It used to be that when I needed to talk to someone about something I was going through and struggled with, I'd pick someone who had gone through something similar. It was the best, or only, way to get sympathy and understanding. It also used to be that I could do that and usually find someone who just listened and didn't feel compelled to give advice like they have a PhD in whatever ailed me.
The rise of the internet changed my habits somewhat, and for years
I've vented and spilled my guts anonymously on the internet in my blogs. I don't put it out there to get advice on how to deal with my problems. I just vent.
I trust exactly one person to give me advice on how to deal with my life problems and that's my therapist, and sometimes I even scrutinize what he tells me which he tells me is healthy. When someone else (but him) turns around to me and tells me how to deal with my problems I quite often feel like they're really wasting my time.
I do it too. I dish out advice to people who really just want me to listen.
When someone tells me about something that bothers them I instantly reach into my mind's library, and fish out any and all "wisdom" I've collected on the subject and I regurgitate it. If I feel particularly sure I know what I'm talking about I start my advice with "You need to...". If I don't have information available that applies directly to the subject at hand I kind of wing it and piece together something and I regurgitate that, only now it's preceded with a "Maybe if you..." because basically I need to cover my arse in case I'm wrong.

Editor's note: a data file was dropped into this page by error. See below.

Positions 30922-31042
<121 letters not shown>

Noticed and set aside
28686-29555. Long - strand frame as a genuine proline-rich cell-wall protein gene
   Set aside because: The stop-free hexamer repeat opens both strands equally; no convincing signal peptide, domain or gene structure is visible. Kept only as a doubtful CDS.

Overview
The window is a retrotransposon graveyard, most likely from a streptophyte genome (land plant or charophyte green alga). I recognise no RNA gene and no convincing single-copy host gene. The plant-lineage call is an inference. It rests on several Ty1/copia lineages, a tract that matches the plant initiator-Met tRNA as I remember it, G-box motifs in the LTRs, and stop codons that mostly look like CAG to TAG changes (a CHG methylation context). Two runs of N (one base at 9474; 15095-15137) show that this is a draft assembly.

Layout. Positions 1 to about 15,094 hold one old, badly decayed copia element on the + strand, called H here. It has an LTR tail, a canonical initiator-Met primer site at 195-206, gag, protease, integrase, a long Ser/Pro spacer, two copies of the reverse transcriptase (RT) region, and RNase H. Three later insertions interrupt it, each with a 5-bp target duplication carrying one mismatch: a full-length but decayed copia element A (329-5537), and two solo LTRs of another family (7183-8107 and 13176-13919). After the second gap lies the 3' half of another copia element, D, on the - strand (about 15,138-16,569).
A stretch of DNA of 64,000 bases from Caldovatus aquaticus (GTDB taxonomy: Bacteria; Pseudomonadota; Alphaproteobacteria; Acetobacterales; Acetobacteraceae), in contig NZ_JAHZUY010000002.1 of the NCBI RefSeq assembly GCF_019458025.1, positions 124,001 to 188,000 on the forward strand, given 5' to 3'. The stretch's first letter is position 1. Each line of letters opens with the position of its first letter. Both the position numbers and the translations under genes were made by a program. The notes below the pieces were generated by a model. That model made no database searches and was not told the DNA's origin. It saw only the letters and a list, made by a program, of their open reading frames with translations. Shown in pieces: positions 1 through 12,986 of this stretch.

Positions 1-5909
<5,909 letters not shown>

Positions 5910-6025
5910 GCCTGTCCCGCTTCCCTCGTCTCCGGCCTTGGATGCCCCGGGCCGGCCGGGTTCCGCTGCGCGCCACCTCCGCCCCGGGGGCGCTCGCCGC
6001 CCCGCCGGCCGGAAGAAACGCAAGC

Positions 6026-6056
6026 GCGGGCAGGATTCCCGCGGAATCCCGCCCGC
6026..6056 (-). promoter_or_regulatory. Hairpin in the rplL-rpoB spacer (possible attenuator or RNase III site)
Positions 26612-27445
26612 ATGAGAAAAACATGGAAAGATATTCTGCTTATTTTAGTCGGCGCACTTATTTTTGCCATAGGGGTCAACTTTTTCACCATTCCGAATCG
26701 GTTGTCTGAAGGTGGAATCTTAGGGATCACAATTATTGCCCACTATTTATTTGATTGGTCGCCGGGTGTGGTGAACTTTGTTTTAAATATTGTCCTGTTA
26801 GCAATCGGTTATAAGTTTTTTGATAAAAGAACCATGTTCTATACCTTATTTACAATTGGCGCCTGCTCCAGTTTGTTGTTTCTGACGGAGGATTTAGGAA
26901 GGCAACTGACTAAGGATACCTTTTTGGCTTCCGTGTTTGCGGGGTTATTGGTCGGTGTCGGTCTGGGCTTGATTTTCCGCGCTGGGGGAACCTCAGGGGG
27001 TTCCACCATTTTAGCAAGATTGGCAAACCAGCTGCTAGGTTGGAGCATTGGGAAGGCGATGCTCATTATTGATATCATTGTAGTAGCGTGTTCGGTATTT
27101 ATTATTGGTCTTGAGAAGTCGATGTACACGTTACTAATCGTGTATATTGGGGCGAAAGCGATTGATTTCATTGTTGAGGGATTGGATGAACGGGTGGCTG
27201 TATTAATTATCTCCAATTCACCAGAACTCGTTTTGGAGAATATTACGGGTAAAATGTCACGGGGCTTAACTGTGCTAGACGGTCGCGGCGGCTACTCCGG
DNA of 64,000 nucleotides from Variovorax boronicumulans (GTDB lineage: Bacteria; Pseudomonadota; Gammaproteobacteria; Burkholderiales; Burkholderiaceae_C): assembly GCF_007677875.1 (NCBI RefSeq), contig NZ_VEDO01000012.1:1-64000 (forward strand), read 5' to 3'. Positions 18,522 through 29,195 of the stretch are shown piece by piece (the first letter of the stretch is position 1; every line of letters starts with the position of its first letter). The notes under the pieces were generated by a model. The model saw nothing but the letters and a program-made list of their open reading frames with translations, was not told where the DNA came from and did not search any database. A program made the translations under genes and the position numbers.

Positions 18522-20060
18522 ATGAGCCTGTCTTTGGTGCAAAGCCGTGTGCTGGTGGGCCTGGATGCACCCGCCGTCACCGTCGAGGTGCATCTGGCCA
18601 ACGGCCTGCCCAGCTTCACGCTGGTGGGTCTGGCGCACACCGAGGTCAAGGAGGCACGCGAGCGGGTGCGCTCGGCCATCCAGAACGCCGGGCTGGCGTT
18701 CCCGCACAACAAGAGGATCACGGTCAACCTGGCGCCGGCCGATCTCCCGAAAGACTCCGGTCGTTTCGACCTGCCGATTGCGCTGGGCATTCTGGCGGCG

I annoy me when I do that.
You know how so many women like to complain about how the men in their lives never can just listen to them talk about a problem, that the guys have to start telling them what to do about it to? You know how they tell you that they just wish that the guys would just listen, that it's all they want? Well girlfriend, I'm here to tell you that we all kind of have the same disease now.
I blame the self help movement, the gratitude plague, the I-can-do-it virus and the internet. Especially the internet. Since information became readily available to all of us, since it's there at our finger tips and in front of our noses in an instant, we've all become instant experts. We're read about it all and if we haven't we can find it and read about it any time.
I bet you google medical ailments before you go see a doctor? You do, don't you? Oh, I bet you do! I do.
Funny story actually. Sort of. A few years ago I got a disease called fifth disease that's more commonly known as "slap cheek" among parents and teachers because it gives you red cheeks when you're infected. It's common among younger kids and so being a mother my darling daughter Bee brought some home for me from school.
I went to my local medical center and I was seen by one of the more, in my humble opinion, useless doctors there. I explained my problem, or rather my self-diagnosis, to her and she had no freaking clue what I was talking about. Not a clue. She googled and so we agreed on the diagnosis, and she prescribed a treatment that was completely ineffective. Oh, well. I googled and found something better so no matter. I was only really there for the medical certificate so I could get my sick leave approved.
In my October performance review my ever supportive manager (in case you missed it, "ever supportive manager" was a little tainted by sarcasm) told me that I "overstate my capabilities". With the risk of sounding arrogant and up myself, in the field of technical writing as it applies to my industry and company I didn't. I'm far to self-deprecating and too much of a perfectionist for that kind of thing to occur. (That kind of touches on another pet peeve of mine: How corporations use depreciation of their employees to avoid giving them reasonable awards for their work in order to make more profit. Another subject for maybe another day.) In the workforce in general that kind of thing is rife so I kind of "grain of salted it".